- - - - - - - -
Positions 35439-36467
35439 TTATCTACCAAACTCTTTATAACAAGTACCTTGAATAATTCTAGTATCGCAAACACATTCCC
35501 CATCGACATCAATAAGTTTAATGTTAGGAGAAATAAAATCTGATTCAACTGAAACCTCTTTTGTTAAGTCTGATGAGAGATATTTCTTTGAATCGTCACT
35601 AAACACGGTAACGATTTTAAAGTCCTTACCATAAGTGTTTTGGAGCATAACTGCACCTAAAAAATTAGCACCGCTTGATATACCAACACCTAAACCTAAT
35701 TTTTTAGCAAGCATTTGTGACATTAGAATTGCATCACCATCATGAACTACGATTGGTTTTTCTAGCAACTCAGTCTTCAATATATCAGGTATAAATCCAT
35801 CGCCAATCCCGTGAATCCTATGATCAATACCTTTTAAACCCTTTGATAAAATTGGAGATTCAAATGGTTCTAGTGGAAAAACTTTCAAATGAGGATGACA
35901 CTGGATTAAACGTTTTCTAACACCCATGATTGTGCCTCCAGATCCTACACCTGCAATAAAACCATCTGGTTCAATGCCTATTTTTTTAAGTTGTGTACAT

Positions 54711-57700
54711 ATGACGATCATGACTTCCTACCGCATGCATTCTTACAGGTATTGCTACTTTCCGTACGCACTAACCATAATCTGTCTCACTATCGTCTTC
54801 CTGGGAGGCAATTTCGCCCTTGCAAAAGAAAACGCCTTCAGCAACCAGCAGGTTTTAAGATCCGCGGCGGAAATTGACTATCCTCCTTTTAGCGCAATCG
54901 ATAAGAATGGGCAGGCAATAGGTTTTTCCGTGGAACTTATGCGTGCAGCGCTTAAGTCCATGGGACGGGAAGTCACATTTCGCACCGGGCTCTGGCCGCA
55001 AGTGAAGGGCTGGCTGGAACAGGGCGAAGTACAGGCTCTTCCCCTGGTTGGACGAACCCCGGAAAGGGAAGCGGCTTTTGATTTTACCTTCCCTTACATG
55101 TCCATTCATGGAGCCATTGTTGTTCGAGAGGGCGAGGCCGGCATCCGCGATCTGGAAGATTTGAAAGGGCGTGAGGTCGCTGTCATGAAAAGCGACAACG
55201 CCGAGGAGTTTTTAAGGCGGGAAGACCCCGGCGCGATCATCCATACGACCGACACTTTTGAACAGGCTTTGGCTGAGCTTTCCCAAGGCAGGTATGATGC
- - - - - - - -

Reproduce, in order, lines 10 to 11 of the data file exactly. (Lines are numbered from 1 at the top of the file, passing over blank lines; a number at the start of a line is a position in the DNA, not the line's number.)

54801 CTGGGAGGCAATTTCGCCCTTGCAAAAGAAAACGCCTTCAGCAACCAGCAGGTTTTAAGATCCGCGGCGGAAATTGACTATCCTCCTTTTAGCGCAATCG
54901 ATAAGAATGGGCAGGCAATAGGTTTTTCCGTGGAACTTATGCGTGCAGCGCTTAAGTCCATGGGACGGGAAGTCACATTTCGCACCGGGCTCTGGCCGCA